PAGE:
GEMS launches peer-to-peer wellbeing programmes
GEMS has launched peer-to-peer wellbeing programmes with trained GEMS Education school students working alongside experts to offer mental health advice to any peers who are struggling. The initiative is inspired by the National Strategy for Wellbeing 2031 adopted by HH Sheikh Mohammed bin Rashid Al Maktoum, Vice-President and Prime Minister of the UAE and Ruler of Dubai.
One such programme is being carried out at GEMS Metropole School titled ‘Teen-to-Teen Mental Health First Aiders’ (MHFA), where students provide confidential one-to-one sessions to help mentor their peers who are encountering difficulties under the supervision of the school counsellors as well as trained staff. All mentors have completed the Teen Mental Health First Aid training through Lighthouse Arabia, a leading centre for wellbeing.
Naveed Iqbal, Principal/CEO at GEMS Metropole School, said: “The year 2020 will be remembered as one of the most testing ever for the mental wellbeing of students, with many struggling to adapt to the many challenges that the pandemic brought with it. MHFA has already proven to be a great success among students, where many often feel more comfortable sharing concerns with their peers, while others can relate better to anxiety and stress and are volunteering to help their colleagues.”
Similarly, two Grade 12 students at GEMS Modern Academy, Diya Bansal and Dia Zavery, launched a web platform called ‘Unravelling Thoughts’ (unravellingthoughtsgma.com) where middle and senior school students can anonymously share their thoughts with Lighthouse Arabia-trained student volunteers and school counsellors to help relieve anxieties, concerns, and stress.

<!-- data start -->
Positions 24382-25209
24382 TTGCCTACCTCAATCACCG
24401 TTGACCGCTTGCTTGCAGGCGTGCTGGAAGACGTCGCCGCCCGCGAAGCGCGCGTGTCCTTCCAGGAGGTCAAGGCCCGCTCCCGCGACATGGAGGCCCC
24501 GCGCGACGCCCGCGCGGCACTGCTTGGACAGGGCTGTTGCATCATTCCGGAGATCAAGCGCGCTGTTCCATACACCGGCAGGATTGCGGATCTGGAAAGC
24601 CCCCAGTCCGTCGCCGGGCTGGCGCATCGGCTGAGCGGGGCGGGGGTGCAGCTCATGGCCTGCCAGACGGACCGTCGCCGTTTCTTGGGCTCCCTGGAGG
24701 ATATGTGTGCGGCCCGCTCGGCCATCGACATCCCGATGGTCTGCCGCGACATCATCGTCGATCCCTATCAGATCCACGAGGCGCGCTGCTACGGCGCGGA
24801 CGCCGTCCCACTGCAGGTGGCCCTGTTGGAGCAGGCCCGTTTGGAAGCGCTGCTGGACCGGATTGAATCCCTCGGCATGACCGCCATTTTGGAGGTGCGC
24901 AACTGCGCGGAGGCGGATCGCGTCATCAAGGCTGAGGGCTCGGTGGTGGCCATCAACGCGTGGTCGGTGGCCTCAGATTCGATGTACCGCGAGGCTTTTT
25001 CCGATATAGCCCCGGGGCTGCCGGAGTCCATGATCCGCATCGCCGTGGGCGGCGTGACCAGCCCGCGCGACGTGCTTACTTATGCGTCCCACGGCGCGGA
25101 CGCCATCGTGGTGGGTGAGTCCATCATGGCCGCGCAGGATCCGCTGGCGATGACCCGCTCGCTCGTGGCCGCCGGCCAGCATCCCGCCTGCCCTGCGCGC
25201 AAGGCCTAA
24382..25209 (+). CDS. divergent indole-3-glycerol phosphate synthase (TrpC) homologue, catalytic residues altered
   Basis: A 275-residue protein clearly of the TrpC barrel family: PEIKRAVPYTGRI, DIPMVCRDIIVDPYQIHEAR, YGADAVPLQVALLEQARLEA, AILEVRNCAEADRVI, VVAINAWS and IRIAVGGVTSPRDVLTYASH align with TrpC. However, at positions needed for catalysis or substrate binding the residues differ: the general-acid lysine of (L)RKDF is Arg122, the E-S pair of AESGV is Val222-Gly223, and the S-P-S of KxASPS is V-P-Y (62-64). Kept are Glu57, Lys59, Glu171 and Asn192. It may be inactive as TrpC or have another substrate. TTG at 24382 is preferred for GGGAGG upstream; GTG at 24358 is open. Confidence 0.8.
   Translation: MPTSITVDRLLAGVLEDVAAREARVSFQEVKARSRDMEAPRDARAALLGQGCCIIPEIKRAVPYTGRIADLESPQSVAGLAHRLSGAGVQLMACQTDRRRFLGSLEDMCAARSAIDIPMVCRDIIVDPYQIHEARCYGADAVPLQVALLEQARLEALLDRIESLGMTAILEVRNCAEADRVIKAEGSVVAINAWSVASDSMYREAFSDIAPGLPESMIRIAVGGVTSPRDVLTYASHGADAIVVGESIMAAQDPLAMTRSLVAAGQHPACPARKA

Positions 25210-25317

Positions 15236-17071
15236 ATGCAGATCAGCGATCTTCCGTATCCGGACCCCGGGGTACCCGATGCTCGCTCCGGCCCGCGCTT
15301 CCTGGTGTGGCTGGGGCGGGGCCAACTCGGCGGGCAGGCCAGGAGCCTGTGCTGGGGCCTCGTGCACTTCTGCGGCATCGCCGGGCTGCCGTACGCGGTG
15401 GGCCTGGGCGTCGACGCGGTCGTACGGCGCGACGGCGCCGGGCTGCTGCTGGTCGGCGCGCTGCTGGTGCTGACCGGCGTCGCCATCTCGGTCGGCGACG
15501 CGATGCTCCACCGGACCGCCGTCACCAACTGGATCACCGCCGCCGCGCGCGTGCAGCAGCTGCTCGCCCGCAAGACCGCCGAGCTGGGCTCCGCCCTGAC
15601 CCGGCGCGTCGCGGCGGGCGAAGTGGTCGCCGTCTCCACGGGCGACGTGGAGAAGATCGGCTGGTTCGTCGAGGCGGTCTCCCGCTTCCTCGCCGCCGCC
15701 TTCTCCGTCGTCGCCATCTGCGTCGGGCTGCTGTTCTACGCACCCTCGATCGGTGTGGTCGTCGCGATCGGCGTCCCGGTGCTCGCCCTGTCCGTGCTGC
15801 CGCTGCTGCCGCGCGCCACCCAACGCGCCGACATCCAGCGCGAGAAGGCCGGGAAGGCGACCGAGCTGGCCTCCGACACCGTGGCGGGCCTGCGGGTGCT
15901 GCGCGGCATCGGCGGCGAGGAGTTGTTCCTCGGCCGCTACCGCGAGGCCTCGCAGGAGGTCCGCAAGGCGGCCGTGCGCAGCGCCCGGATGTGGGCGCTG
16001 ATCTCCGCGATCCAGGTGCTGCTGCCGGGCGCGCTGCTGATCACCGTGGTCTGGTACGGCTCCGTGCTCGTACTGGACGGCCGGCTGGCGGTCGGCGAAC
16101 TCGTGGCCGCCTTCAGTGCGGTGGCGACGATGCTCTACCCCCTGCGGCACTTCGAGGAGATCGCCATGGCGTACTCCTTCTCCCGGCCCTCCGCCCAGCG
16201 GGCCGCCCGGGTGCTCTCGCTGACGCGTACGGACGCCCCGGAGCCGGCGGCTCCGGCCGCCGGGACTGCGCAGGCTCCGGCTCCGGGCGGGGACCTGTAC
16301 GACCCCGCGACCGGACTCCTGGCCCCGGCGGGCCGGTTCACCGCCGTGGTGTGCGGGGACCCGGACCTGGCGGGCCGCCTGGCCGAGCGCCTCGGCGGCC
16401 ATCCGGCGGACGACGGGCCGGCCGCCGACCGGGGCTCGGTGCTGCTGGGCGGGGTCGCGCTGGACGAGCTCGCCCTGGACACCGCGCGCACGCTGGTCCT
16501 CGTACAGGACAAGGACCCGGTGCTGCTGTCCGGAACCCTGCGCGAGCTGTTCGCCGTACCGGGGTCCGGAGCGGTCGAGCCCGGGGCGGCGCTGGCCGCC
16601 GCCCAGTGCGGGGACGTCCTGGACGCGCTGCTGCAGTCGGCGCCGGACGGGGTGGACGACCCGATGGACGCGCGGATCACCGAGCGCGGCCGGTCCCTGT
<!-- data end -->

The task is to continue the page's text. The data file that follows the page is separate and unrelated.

Diya Bansal explained: “This unprecedented situation resulted in limited social interactions, increased use of technology as well as students feeling isolated and scared of the unknown. We felt a sounding board was needed now more than ever, with the stressful situations of a ‘new norm’ of education and lifestyle. Our strategy involves listening to struggling students and help them come up with their own solutions.”
Reflecting on the success of the programme, Dia Zavery said: “Having such a platform became of paramount importance so that students are able to freely express themselves and seek help when they needed it. We also launched a series of one-minute videos covering topics such as self-expression, self-affirmations, kindness, anti-bullying, cyber-bullying, academic pressure, interpersonal conflicts, among others.”
Sara Hedger, Vice President – Safeguarding and Child Protection at GEMS Education, adds: “GEMS schools had to re-imagine schooling in an incredible short period of time, not only from the academic viewpoint but trying to support positive wellbeing for students, parents and staff. Schools very rightly and effectively turned to their students to provide ideas and innovation and help guide the adults to how best they could be supported through the pandemic and sustainably into the future. The resulting wellbeing and mental health programmes that have been co-developed and implemented with students and staff are positively contributing to student wellbeing across the group.”